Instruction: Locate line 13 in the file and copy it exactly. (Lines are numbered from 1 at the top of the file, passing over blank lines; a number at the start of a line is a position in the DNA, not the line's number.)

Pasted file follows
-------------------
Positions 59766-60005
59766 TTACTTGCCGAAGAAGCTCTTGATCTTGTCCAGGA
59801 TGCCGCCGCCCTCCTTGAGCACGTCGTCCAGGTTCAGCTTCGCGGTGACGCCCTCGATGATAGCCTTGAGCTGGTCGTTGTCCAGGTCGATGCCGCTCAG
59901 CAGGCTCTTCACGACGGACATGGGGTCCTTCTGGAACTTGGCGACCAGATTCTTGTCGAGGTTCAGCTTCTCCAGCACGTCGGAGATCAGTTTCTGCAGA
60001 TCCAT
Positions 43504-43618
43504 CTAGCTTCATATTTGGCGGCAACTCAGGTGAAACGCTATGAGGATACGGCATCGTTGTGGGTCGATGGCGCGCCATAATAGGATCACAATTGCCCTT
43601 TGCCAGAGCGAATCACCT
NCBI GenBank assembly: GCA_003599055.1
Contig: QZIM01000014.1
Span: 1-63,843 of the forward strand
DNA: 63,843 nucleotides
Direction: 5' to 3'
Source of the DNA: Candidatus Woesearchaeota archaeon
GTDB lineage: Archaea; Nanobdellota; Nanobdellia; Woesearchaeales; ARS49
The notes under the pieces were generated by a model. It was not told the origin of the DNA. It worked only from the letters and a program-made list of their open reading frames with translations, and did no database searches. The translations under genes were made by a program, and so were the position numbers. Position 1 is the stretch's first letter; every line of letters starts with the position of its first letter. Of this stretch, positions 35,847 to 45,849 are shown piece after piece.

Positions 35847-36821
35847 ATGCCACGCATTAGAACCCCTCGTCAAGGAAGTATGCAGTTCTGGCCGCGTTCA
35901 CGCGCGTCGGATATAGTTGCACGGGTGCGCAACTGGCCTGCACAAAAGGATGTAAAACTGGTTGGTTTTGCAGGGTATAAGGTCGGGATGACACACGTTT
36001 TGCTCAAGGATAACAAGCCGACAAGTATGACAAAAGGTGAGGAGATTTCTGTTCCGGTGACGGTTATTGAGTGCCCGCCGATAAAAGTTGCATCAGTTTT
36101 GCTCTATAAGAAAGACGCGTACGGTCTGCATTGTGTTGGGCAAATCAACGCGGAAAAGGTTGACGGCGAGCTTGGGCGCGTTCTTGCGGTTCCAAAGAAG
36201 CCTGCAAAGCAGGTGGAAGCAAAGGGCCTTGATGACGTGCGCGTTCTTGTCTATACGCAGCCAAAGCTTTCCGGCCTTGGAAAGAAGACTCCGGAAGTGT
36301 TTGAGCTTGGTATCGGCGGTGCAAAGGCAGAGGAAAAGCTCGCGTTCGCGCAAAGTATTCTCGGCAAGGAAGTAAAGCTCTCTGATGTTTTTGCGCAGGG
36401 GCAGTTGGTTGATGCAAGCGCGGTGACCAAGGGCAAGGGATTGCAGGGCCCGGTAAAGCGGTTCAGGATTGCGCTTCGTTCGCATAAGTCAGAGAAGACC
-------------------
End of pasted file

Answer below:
Direction: 5' to 3'